Eggs Benedict

Sunday BrunchIt’s Father’s Day, and that means Beloved gets his favorite breakfast – Eggs Benedict. I don’t remember where I got this recipe for Hollandaise Sauce, but it is the best I’ve ever eaten (although I’m not a fan of Eggs Benedict – I don’t like poached eggs and even the best Hollandaise Sauce can’t improve them).

A note about Hollandaise Sauce – like any sauce that is thickened with eggs, it’s temperamental so make it in a stainless steel double boiler, and nothing but stainless steel. Any other metal, especially aluminum, is going to increase the chance that it will curdle. If it does curdle, you can rescue it by running it through the blender at high speed, but it will be “grainy” and tend to separate and curdle again quickly.

You can also buy microwave egg poachers, although I’ve gotten very inconsistent results with them, so I’ve gone back to poaching eggs the old-fashioned way, in barely simmering water. This is also very good with smoked salmon instead of the Canadian bacon, and I’ve replaced the English muffins with spinach sautéed in butter with very good results.

Eggs Benedict

serves 4

4 English muffins, split and toasted

8 thick slices Canadian bacon, warmed

8 eggs, poached and well-drained

Hollandaise Sauce

Place a split, toasted English Muffin on a plate and top each half with a slice of Canadian bacon and a poached egg; spoon the Hollandaise sauce over all and serve immediately.

Hollandaise Sauce

1 stick unsalted butter

6 egg yolks

3 tablespoons cold water

1/2 stick unsalted butter, melted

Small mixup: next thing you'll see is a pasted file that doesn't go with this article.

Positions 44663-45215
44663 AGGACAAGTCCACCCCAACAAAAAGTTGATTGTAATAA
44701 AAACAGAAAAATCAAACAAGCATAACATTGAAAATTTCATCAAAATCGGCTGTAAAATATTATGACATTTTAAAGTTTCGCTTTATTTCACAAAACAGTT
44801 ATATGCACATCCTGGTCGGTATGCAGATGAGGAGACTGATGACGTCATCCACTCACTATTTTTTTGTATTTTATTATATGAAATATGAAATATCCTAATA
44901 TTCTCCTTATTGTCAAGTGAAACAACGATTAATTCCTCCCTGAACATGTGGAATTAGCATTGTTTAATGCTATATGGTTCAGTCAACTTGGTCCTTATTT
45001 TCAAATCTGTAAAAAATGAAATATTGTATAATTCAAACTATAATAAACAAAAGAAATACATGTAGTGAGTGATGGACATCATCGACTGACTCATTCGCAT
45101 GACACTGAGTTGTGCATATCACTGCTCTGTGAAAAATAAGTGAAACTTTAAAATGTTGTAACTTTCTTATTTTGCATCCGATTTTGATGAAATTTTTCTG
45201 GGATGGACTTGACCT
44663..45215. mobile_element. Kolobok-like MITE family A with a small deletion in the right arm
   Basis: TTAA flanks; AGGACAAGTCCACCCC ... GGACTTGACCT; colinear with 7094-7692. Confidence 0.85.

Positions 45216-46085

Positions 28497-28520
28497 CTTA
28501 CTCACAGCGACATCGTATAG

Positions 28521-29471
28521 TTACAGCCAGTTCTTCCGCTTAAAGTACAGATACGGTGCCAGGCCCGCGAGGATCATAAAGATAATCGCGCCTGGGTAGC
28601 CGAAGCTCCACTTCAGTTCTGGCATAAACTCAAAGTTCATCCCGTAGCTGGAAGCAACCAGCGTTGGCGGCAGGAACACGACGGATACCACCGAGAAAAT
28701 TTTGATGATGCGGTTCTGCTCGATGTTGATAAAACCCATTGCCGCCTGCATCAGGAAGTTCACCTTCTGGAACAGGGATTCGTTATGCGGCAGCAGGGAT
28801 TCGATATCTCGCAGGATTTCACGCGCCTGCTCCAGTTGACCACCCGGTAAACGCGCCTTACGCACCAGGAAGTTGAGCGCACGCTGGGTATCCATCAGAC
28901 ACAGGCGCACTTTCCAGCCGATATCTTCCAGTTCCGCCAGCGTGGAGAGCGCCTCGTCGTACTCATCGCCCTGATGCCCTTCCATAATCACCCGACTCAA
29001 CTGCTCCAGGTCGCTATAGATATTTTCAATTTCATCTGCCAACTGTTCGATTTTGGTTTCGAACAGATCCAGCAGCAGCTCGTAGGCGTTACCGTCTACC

The juice of 1 lemon

1/2 teaspoon salt

1 teaspoon Worcestershire sauce

2 squirts Tabasco sauce

Melt the stick of butter in the top of a stainless steel double boiler over, not in, simmering (not boiling) water. Add egg yolks and cold water; beat with wire whisk until fluffy and lemon colored.

Add melted butter, lemon juice, salt. Worcestershire sauce and Tabasco sauce. Do not boil. Whisk until sauce thickens and serve immediately.

6 thoughts on “Eggs Benedict”

  1. Oh, and pancakes with real Vermont maple syrup. Please tell me you use REAL, 100% pure maple syrup, and never the fake stuff. I’m kinda starting to like it over here at the Sushi Bar, but we gotta make sure there are some standards in place.

  2. Well, I won’t lie and say I don’t keep a bottle of the fake stuff in the fridge – for some reason, my step-daughters prefer it to The Real Deal.

    Beloved and I, on the other hand, are maple syrup purists so I always have some grade A stuff on hand. My SIL (who is also one of my best friends) lives in Vermont and will send me grade B syrup when she can find it. THAT is some good stuff, Maynard.

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